int diff = abs( a - b );

Easily vectorisable (Using SSE3 as):

__m128i sseDiff = _mm_abs_epi32( _mm_sub_epi32( a, b ) );

a and b are unsigned integers. Consider a=0 and b=0xffffffff. The correct absolute difference is 0xffffffff, but your solution will give 1.

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One or more of the below will likely result in branchless code, depending on the machine and compiler, since the conditional expressions are all very simple.

I haven't been through all the sse answers but possibly some of the below are represented in the vector code; certainly all the below are vectorizable (if you have the unsigned compare to begin with, or fake it by toggling the msb first.). I thought it would be helpful to have some practical scalar answers to the question.

unsigned udiff( unsigned a, unsigned b )
      unsigned result = a-b;   // ok if a<b;
      if(a <b ) result = -result; 
      return result;
unsigned udiff( unsigned a, unsigned b )
      unsigned n =(a<b)? (unsigned)-1 : 0u;
      unsigned result = a-b;
      return (result^n)-n; // 'result' if n = 0; '-result' if n = 0xFFFFFFFF

unsigned udiff( unsigned a, unsigned b )
      unsigned axb = a^b;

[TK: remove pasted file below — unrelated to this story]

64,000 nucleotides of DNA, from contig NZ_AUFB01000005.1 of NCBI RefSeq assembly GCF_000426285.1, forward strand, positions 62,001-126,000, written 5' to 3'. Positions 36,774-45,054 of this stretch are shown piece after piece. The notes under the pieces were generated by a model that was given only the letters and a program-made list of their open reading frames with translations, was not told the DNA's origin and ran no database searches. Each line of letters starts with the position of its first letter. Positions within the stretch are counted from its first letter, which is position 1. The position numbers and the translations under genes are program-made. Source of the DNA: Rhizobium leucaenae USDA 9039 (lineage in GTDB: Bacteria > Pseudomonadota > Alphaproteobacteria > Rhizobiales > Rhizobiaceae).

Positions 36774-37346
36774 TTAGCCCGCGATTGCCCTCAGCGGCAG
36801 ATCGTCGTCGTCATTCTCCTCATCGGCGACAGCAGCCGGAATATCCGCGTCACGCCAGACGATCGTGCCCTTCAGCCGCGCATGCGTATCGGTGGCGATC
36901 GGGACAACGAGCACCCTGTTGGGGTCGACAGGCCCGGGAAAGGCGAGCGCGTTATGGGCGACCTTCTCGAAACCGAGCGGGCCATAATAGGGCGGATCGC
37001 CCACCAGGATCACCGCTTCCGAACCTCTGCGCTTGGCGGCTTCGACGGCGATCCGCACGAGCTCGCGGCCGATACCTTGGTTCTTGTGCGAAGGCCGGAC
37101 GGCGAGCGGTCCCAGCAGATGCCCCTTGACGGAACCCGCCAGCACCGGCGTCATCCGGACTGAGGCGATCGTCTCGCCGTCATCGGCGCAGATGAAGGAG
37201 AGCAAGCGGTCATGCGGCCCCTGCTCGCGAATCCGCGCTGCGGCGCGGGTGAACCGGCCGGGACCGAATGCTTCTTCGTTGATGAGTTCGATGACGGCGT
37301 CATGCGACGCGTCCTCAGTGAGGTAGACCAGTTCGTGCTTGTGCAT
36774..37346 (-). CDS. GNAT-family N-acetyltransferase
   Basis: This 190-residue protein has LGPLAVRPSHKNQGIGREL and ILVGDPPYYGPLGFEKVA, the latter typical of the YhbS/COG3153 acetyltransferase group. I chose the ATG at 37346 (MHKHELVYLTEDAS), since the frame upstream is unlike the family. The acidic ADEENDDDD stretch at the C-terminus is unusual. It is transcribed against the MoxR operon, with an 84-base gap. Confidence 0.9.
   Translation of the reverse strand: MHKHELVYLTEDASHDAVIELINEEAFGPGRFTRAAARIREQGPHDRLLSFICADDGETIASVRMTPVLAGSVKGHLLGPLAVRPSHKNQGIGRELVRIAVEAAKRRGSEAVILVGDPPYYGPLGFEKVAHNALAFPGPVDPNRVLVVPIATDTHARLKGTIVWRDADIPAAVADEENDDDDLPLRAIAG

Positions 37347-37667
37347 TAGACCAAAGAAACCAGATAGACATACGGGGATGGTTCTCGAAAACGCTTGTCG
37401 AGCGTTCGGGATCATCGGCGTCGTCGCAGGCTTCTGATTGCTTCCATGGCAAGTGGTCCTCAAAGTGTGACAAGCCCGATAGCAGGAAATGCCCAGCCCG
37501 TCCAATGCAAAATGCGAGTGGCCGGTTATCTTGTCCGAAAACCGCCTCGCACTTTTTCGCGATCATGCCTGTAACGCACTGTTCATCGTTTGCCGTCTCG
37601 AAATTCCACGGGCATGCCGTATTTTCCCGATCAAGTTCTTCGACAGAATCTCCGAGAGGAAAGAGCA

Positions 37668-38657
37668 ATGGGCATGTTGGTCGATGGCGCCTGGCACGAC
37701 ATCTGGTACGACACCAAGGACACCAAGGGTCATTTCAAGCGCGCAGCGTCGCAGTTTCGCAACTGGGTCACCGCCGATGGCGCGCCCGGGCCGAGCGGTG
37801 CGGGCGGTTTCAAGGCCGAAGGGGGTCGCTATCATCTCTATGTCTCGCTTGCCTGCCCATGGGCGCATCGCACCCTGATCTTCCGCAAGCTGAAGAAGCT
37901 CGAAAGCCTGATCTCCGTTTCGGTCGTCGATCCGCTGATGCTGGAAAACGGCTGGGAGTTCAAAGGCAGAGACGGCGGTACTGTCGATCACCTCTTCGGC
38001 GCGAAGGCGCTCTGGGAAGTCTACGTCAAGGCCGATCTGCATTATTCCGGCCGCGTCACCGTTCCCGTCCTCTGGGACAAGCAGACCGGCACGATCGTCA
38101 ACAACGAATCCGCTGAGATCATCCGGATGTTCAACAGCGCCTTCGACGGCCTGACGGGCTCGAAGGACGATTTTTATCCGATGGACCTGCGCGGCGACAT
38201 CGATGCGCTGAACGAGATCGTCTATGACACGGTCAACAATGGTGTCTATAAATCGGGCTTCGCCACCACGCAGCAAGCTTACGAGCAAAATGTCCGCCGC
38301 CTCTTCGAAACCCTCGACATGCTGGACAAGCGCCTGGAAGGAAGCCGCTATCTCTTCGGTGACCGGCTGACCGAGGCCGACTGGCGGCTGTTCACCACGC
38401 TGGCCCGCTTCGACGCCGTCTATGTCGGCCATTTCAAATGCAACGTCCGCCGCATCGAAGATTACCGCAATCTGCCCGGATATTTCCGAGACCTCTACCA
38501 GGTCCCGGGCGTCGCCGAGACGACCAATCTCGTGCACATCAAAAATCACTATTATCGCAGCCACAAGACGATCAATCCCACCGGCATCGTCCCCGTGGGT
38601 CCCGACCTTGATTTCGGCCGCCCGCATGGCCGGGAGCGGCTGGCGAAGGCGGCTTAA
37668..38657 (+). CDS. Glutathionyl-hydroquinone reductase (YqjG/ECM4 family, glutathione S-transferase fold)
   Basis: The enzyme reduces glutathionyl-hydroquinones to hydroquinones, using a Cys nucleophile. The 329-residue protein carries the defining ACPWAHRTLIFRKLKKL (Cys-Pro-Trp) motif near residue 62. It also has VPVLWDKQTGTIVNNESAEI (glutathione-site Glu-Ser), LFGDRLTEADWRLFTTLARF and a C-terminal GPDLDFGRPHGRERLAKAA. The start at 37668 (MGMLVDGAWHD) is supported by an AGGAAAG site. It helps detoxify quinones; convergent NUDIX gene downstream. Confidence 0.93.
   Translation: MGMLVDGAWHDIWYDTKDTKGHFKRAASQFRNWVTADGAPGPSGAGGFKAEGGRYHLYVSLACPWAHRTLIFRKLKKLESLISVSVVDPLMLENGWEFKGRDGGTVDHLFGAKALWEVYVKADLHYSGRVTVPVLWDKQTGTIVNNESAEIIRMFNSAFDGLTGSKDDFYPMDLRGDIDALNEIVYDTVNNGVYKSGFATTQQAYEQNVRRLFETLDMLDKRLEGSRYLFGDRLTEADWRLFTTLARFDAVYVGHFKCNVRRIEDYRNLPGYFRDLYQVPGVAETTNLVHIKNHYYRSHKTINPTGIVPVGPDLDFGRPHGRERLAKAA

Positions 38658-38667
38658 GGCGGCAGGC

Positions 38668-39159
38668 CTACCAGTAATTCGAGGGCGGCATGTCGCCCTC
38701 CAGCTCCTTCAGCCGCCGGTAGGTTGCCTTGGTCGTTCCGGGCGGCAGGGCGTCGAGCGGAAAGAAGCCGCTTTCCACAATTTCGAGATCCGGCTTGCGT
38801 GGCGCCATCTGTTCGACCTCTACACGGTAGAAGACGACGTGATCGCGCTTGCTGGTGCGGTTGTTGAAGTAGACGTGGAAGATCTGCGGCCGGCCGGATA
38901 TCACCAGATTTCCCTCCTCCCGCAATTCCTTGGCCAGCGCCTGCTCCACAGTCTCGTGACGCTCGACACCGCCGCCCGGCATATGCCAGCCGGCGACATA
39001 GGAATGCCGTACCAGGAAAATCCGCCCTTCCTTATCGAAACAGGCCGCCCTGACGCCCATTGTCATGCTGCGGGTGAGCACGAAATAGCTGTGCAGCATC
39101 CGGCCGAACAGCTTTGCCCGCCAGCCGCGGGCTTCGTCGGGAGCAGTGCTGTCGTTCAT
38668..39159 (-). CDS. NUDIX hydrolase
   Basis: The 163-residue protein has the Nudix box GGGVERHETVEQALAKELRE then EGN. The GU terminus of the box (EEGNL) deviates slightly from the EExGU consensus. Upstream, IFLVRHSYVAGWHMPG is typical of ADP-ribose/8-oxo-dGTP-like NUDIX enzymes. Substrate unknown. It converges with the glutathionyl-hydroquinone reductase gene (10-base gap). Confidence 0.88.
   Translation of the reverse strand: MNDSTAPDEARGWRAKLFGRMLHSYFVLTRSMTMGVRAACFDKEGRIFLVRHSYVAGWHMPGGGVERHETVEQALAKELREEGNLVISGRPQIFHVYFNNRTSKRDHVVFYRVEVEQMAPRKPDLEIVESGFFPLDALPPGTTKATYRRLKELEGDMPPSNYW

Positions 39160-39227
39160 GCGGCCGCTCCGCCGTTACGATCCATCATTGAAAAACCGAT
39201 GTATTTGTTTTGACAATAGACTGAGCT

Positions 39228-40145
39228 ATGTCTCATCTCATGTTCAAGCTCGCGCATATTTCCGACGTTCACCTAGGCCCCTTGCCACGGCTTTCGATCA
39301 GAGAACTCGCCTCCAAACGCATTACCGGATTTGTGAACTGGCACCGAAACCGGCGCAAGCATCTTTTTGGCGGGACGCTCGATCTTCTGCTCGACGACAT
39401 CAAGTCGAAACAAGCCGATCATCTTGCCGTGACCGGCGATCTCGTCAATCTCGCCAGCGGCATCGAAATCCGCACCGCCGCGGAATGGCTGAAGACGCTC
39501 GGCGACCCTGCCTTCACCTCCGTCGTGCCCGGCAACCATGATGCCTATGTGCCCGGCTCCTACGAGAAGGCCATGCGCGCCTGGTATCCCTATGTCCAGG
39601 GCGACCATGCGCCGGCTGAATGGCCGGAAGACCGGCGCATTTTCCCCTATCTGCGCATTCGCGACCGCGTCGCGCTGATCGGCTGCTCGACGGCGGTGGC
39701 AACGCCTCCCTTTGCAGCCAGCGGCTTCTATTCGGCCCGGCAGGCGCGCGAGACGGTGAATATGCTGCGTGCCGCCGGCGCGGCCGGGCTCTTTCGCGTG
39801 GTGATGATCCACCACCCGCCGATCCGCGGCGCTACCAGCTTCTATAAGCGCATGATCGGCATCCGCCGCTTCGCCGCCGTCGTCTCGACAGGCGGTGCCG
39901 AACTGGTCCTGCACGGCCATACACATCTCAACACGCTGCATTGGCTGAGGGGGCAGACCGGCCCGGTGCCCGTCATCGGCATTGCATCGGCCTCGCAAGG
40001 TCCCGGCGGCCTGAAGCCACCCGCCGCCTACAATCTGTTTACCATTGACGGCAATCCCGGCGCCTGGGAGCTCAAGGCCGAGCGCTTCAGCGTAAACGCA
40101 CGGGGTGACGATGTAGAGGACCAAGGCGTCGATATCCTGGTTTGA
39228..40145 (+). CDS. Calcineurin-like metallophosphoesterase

if( a < b )  axb = 0;
      return (axb^b) - (axb^a);  // a-b, or b-a

This will work on x86_64 (or anything where 64-bit temps are basically free)

unsigned udiff( unsigned a, unsigned b )
      unsigned n= (unsigned)( 
         (long long)((unsigned long long)a - (unsigned long long)b)>>32 
                      ); // same n as 2nd example
      unsigned result = a-b;
      return (result^n)-n; // 'result' if n = 0; '-result' if n = 0xFFFFFFFF
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a xor b?

I can't remember if C++ has an XOR operator now -- I think it's a ^ b.

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that does not seem right – Anycorn Aug 1 '10 at 5:27
Rofl, indeed this is the bitwise difference. Some of us like to carry the 1's, though. – Potatoswatter Aug 19 '10 at 23:25
The OP wants the arithmetic different, not the bit-wise difference (i.e. the differences in bits). – strager Aug 20 '10 at 6:12
Then that's what they should have asked, isn't it? – Charlie Martin Aug 21 '10 at 4:03